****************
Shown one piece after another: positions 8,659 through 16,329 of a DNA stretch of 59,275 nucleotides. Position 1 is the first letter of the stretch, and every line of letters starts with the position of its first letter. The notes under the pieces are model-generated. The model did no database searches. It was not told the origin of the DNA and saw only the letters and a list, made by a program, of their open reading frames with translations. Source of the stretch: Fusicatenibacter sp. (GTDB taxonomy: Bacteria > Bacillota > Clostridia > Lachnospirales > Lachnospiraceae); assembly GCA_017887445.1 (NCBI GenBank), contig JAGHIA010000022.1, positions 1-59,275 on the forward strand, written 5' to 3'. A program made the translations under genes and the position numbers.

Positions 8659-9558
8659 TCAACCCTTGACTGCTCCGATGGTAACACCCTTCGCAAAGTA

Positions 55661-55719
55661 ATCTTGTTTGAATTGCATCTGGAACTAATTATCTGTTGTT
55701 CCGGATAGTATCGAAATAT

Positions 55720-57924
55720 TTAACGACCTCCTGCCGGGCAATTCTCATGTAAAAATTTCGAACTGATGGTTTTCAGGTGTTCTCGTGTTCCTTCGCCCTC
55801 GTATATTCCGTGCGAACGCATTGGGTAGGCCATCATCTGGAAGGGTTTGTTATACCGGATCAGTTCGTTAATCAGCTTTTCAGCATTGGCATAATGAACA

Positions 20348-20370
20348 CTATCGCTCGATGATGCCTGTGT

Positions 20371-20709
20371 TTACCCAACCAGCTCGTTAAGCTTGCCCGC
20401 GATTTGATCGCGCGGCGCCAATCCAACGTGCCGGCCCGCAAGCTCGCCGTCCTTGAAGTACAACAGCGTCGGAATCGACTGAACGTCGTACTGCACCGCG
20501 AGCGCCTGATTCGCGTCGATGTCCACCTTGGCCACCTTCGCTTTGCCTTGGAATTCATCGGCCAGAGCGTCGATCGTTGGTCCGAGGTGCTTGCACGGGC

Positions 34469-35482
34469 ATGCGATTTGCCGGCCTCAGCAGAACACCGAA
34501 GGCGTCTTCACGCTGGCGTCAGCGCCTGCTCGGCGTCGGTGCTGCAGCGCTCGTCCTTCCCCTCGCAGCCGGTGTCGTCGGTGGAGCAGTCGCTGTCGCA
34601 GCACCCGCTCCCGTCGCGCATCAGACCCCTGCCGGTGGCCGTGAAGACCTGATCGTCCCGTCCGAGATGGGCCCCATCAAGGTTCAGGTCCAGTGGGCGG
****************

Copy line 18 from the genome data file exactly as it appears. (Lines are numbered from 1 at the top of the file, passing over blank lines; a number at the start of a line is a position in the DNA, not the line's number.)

34501 GGCGTCTTCACGCTGGCGTCAGCGCCTGCTCGGCGTCGGTGCTGCAGCGCTCGTCCTTCCCCTCGCAGCCGGTGTCGTCGGTGGAGCAGTCGCTGTCGCA